Big books intimidate me. I mean thick books—epic works. After all I have a book of reproductions of famous paintings with an eighteen inch spine, too big to sit upright on any of my bookshelves, but it’s only a little over a hundred pages and I’ve read or at least thumbed through it at least a dozen times. My fear of long books makes it odd that I majored in English in college, although back then I had a lot more time to read, especially since I didn’t have any math homework. What I’m eventually going to get to here, after making epic circles around the subject, is that N.K. Jemisin’s novels have been highly recommended to me by people whose opinions I trust, and yet I look at her book The Fifth Season in its nearly five hundred pages of glory, and it’s just part one of a trilogy, and I feel as frightened as I did when faced with having to read Great Expectations, for a class, although at least I wouldn’t be tested on Jemisin’s book. Also, and this is not necessarily an excuse, I love short stories. I’d even say I prefer short stories to novels. The beauty of a novel, especially a really long one, is, if you read before falling asleep like I do, you have something both familiar and new to look forward to each night. The beauty of short stories—and I have a lot of anthologies—is you can finish one before falling asleep and have something completely new waiting for you the next night.
So How Long ‘Til Black Future Month? was a good way to give in to my friends’ suggestion. It’s a short story collection, and even though some of the stories were pretty long, they kept me up until I finished and if I didn’t have to get up for work the next day I probably would have finished the entire book in a single night, and it’s probably just as well that I didn’t because I had something to look forward to.
And there’s something else. If I hadn’t seen a picture of N.K. Jemisin it probably wouldn’t have occurred to me that she’s a woman, or that she’s African American. Maybe I would have. The collection’s title, from an essay about Afrofuturism that Jemisin wrote, certainly implies it, although I might not have thought about it until late in the collection. The privilege of being a white guy makes it easy to overlook things like that. It wasn’t really until I started reading another African American science fiction author, Octavia Butler, several years ago that I realized most of the science fiction authors I read as a kid were white guys. I don’t remember when I figured out Andre Norton was a woman, but I didn’t realize she was until some time after I’d read a few of her books.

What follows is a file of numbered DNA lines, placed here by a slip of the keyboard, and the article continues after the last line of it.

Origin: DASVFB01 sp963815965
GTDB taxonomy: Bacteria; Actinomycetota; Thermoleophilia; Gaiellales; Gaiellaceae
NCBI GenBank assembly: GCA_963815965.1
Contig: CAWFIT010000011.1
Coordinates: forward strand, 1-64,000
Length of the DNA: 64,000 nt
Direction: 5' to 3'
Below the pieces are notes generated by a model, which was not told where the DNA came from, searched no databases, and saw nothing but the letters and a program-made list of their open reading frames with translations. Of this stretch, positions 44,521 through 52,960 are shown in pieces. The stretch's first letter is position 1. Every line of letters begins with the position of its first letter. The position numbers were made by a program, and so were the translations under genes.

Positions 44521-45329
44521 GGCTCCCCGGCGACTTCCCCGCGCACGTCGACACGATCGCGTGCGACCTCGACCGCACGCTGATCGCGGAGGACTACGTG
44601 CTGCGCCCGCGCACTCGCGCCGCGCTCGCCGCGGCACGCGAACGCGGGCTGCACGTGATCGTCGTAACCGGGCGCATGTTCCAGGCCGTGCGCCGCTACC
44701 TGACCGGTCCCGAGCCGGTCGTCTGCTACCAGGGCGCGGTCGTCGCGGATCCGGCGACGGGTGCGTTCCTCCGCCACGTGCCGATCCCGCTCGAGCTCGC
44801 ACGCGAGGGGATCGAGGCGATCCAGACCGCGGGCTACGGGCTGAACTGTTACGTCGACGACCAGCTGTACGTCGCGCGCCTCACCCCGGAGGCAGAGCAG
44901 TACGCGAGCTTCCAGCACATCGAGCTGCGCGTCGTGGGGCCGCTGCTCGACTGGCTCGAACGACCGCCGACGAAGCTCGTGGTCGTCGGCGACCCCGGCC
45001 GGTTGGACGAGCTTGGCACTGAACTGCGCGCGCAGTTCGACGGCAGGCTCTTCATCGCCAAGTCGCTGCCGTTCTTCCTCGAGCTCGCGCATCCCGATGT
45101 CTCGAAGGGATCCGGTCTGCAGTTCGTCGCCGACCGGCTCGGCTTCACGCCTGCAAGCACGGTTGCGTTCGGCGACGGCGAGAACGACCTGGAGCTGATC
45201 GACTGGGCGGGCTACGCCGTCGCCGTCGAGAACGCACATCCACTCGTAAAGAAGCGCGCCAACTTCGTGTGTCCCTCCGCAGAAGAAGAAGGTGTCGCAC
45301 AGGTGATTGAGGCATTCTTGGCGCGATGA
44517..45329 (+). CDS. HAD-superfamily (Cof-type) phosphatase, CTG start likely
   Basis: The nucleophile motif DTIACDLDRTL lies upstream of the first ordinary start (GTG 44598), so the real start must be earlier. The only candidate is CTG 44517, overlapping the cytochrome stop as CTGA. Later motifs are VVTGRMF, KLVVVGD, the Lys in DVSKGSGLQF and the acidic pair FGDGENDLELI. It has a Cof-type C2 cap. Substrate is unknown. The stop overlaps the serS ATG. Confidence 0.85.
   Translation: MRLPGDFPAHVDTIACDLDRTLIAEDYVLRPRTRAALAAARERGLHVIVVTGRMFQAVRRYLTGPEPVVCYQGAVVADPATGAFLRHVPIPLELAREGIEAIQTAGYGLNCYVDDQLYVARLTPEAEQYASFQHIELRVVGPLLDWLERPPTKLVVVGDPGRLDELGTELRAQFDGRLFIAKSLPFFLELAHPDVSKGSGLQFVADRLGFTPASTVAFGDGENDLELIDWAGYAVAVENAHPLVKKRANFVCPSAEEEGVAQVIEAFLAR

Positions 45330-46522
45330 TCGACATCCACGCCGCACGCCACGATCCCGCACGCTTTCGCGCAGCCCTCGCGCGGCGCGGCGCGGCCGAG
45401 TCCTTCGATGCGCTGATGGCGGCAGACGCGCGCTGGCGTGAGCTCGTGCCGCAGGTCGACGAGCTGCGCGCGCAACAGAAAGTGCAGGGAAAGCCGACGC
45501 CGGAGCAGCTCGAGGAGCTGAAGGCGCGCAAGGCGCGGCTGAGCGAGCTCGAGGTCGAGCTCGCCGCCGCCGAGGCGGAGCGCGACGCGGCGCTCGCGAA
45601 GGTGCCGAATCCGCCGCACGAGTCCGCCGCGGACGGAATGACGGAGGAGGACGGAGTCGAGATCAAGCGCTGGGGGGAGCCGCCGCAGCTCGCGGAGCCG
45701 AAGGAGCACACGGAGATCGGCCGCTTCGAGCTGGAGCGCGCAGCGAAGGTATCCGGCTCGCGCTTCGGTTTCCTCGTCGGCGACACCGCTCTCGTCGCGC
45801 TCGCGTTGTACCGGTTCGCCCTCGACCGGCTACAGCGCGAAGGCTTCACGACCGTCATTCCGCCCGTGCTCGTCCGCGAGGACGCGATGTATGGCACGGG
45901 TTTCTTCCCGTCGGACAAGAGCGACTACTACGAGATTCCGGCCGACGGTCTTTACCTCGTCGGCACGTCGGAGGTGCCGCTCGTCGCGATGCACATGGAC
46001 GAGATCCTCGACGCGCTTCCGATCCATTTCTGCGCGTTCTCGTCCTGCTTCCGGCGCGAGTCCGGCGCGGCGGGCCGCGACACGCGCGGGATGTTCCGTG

Getting back to N.K. Jemisin’s collection, the final story, Sinners, Saints, Dragons, and Haints, in the City Beneath the Still Waters, is set in New Orleans in the aftermath of Hurricane Katrina, a disaster that struck a wide range of people but disproportionately affected people of color. The same is true of COVID-19. And that brings me to another point. Fiction—especially science fiction—allows us to see the world from different perspectives. Because writers are influenced by their backgrounds there’s great value not just in reading diverse works but reading works by diverse authors. Imagination is great, and many authors can imagine diverse perspectives, but experience counts too; it might even count more. As much as we struggle with the past and present we are all part of a broad community, and understanding how different parts of the community, communities within the whole, see things can strengthen that. Admittedly it can also be misleading. Octavia Butler was surprised when people read her short story Bloodchild as an allegory for slavery, although she also said, “I feel that what people bring to my work is at least as important to them as what I put into it.”
So I didn’t just pick up Jemisin, or, for that matter, Butler, out of a desire to check a diversity box or as a form of virtue signaling, although I know I risk looking like I did just by talking about it. And, with the importance of diversity in mind, I felt a pressure to like Jemisin’s stories. This was an entirely internal and self-inflicted pressure, of course. If I didn’t like her stories no one would ever have to know. I’ve got shelves crammed full of other books I could talk about, and if diversity were solely a box to be checked there’s a pretty broad spectrum within those shelves. That is to say I wouldn’t be talking about How Long ‘Til Black Future Month? if I didn’t really like it, and in fact I felt the stories got better and better the farther I got into it, and that made me want to start reading again from the beginning.
But I’ve got The Fifth Season and its sequels to look forward to over several nights.